Some companies have reportedly decided to foot the bill for their employees’ gas expenses as prices at the pump have surged to all-time highs in recent weeks.
Companies are implementing gasoline stipends or passing out gift cards in a bid to keep their workers happy in what remains an extremely tight labor market, the Wall Street Journal reported. The national unemployment rate is just 3.6% and millions of Americans are still quitting their jobs in search of better opportunities.
One such company, the retailer Driftwood Garden Center in Florida, started doling out $30 gas stipends for part-time workers and $50 stipends for full-time workers this year, CEO Craig Hazelett told the Wall Street Journal in a report published Friday.
The company also provided 20% to 30% raises for its workforce in April.
“We almost had to do it or we risk losing a lot of very good employees,” Hazelett told the outlet.
The national average price of gas is hovering near $5 per gallon – adding a major expense for commuters just as many employers are pushing their “return to office” plans following the COVID-19 pandemic.
Prices are even higher in some states, such as California, where the statewide average has exploded north of $6.30 per gallon.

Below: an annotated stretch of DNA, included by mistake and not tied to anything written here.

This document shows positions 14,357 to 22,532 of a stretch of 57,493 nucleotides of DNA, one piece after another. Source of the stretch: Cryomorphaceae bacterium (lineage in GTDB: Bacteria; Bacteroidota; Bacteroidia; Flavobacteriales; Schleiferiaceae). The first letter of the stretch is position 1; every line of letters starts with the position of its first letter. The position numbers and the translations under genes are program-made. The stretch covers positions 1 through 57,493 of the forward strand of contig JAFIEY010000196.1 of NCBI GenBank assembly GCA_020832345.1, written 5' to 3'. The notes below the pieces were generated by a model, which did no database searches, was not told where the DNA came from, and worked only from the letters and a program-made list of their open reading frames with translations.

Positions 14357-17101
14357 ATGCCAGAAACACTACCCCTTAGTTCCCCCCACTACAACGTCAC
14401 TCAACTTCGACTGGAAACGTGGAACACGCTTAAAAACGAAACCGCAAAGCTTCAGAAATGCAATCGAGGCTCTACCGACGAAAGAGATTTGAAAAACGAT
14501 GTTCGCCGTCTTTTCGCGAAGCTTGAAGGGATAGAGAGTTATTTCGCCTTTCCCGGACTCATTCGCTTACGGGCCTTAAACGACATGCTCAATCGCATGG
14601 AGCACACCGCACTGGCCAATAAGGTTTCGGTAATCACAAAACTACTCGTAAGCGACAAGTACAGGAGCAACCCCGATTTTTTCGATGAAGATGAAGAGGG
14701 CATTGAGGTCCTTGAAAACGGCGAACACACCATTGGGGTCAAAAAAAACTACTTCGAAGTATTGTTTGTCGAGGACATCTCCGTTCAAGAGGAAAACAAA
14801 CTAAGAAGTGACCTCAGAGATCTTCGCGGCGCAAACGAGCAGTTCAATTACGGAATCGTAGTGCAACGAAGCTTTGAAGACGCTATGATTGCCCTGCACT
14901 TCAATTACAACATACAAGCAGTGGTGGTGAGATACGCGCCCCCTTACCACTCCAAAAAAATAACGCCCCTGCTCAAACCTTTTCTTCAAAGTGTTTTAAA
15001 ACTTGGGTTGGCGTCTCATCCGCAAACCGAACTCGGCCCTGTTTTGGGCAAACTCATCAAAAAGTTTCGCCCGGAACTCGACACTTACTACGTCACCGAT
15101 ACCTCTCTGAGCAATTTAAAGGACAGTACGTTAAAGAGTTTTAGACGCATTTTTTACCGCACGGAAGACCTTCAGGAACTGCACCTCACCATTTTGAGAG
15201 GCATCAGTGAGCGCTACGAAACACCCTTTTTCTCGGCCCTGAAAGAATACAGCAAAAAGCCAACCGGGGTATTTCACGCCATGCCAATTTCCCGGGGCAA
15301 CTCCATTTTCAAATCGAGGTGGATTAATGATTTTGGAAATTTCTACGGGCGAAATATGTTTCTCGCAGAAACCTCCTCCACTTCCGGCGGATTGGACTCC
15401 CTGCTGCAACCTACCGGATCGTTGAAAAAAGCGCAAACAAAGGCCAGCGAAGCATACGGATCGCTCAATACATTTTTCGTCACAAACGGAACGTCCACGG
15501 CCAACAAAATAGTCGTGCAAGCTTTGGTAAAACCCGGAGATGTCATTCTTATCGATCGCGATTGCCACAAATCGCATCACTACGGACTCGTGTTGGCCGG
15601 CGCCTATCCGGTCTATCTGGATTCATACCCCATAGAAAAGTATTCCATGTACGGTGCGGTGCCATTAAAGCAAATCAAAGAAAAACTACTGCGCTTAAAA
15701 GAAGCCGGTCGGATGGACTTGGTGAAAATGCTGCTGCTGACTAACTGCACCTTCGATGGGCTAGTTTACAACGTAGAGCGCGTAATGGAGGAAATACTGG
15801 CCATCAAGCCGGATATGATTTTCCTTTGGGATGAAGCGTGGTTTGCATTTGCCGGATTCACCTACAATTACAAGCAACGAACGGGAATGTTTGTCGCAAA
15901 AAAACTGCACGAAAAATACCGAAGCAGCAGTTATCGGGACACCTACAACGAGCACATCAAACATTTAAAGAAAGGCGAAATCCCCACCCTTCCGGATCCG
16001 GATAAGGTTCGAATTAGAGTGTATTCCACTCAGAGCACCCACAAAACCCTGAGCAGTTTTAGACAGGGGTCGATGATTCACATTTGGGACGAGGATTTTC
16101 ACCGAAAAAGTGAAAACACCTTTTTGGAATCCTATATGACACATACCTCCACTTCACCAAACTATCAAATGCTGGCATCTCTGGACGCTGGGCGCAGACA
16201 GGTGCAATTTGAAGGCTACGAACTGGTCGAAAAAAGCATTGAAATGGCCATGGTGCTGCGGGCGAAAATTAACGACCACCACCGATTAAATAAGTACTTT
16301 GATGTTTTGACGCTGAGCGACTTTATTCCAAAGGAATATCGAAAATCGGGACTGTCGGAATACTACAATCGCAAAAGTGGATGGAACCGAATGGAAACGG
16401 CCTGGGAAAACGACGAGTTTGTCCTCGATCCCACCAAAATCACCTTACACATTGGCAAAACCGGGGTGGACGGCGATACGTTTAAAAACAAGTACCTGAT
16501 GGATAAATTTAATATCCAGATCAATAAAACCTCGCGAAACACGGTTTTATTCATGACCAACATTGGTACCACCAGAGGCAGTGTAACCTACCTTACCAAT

Chase Griffin, a commuter and employee at National Life Group in Dallas, Texas, told the Wall Street Journal that his company recently announced plans to provide workers with a $300 gas station gift card to help offset their expenses.
“Even though there were grumblings about having to go back to the office three days a week, it definitely lets me know they care about their employees,” Griffin told the outlet.
Companies are also adopting methods such as debit cards with preloaded monthly balances and partial coverage of the cost of work-related driving, according to the report. Others, such as Cosmetic Specialty Labs in Oklahoma, has told commuters that live a certain distance away that they can work from home an extra day per week.
The steep price of gasoline was a key driver of inflation that climbed 8.6% in May – the sharpest rate since 1981. The cost of gasoline climbed 48.7% in May compared to the same month one year earlier.
Gas prices are one of many considerations for employers facing the possibility of cutbacks in the event of a recession.
The Federal Reserve’s move to hike interest rates has prompted increased fears of a slowdown – with firms in the cryptocurrency and real estate sectors already slashing jobs to account for the difficult conditions.
Several banks, including Citigroup, have warned of a heightened risk of recession.
Evan Cohen, an executive at Quality Marble & Granite in Ontario, California told the Journal that his company has held off on providing gas benefits with the long-term goal of avoiding layoffs in mind.
“I’d love to give out money and bonuses all the time,” Cohen said. “More importantly, I want to make sure people have a job to come to.”
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